BSO concerts don't normally come with an advance warning.

So it was a little surprising to see an illuminated electronic message right outside the hall at the Lighthouse ahead of the traditional New Year's Day Johann Strauss Gala.

It read: "Please note there will be special effects during the show including pyrotechnics, flashing lights, haze and latex balloons."

Embarrassingly it took me a good few minutes to realise that this was for the Dick Whittington panto next door - and not a couple of hours in Imperial Vienna.

And indeed why should it have been?

Whether in the Austrian capital or in Poole, the annual festival of Wiener Blut (Viennese Spirit) is always overflowing with fizz, effervescence and exuberance. It doesn't need any extra help.

This year was no exception and it was never going to be with the very enthusiastic conductor Thomas Rosner in charge - he was born in and studied in Vienna and is clearly imbued with its musical tradition.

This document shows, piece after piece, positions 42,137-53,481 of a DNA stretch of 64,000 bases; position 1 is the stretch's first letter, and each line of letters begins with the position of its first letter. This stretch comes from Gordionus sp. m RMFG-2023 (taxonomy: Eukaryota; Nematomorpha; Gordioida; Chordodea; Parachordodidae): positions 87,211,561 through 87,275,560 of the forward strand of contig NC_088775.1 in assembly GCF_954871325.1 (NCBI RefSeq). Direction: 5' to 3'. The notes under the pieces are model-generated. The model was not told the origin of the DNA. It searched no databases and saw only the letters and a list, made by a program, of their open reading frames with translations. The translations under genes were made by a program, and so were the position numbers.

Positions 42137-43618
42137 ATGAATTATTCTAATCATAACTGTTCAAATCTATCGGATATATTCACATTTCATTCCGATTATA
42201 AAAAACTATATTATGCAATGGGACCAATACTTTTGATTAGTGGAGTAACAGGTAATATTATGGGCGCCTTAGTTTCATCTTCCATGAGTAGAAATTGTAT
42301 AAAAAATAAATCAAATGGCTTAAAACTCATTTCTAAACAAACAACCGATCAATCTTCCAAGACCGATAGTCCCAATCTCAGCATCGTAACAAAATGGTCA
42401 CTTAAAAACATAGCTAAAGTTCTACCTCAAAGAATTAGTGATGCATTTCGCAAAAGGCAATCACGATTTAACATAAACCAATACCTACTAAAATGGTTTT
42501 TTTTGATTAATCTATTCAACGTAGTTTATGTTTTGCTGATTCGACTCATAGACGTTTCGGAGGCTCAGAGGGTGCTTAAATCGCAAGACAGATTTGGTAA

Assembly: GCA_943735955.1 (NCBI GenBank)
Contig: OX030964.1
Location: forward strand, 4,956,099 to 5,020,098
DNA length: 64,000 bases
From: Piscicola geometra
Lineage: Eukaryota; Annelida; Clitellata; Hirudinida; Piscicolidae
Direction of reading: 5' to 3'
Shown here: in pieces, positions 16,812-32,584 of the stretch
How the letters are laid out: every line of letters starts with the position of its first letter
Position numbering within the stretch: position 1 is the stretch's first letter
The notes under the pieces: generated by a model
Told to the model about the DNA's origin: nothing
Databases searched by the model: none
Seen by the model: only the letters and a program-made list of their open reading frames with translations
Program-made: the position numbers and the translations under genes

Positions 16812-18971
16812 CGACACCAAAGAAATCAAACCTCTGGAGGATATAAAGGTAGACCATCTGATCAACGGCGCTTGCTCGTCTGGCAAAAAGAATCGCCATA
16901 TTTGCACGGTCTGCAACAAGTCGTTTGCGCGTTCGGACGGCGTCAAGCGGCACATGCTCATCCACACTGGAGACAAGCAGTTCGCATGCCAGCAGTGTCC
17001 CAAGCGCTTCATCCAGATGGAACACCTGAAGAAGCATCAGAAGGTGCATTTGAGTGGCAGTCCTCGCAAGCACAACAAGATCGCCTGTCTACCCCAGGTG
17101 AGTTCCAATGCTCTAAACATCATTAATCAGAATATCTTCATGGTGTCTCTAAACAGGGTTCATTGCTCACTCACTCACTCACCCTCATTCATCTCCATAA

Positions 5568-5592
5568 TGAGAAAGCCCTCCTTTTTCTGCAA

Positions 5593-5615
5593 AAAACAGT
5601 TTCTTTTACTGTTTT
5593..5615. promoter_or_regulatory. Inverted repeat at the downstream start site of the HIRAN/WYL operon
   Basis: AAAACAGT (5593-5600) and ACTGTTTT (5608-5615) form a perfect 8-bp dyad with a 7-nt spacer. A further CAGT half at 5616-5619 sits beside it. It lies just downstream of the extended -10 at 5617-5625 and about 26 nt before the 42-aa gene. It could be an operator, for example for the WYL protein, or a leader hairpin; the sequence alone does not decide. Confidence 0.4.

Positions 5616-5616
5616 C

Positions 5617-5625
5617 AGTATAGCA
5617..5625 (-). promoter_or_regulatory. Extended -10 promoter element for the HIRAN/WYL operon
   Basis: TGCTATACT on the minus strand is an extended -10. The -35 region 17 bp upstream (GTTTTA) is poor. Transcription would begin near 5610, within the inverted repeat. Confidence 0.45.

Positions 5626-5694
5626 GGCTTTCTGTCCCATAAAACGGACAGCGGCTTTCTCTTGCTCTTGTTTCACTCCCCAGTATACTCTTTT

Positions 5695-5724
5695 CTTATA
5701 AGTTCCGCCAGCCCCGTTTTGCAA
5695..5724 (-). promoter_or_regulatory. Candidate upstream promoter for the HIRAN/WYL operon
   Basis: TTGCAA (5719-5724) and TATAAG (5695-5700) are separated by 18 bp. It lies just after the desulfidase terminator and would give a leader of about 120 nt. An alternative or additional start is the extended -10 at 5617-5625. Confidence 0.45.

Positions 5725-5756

He oversaw almost two and half hours that fairly waltzed, marched and galloped along with the help of a few polkas and a czardas.

The concert opened in rousing fashion with the overture from The Merry Wives of Windsor by Otto Nicolai, one of the founder of the Vienna Philharmonic.

There followed a wonderful afternoon courtesy of various members of the Strauss family (mainly Johann 2) and friends.

The pieces included An Artist's Life, Music of the Spheres, A Night in Venice, Bandit's Gallop and of course The Blue Danube.

The concert ended with the hand clapping Radetsky March - in an encore that also included the absolutely delightful Welsh soprano Fflur Wyn with Meine Lippen sie Kussen so Heisse - or hot lips for short.

Earlier she sang a number of other pieces including the wonderful Adele's Laughing Song from Die Fledermaus.

Now if that doesn't put a smile on your face.....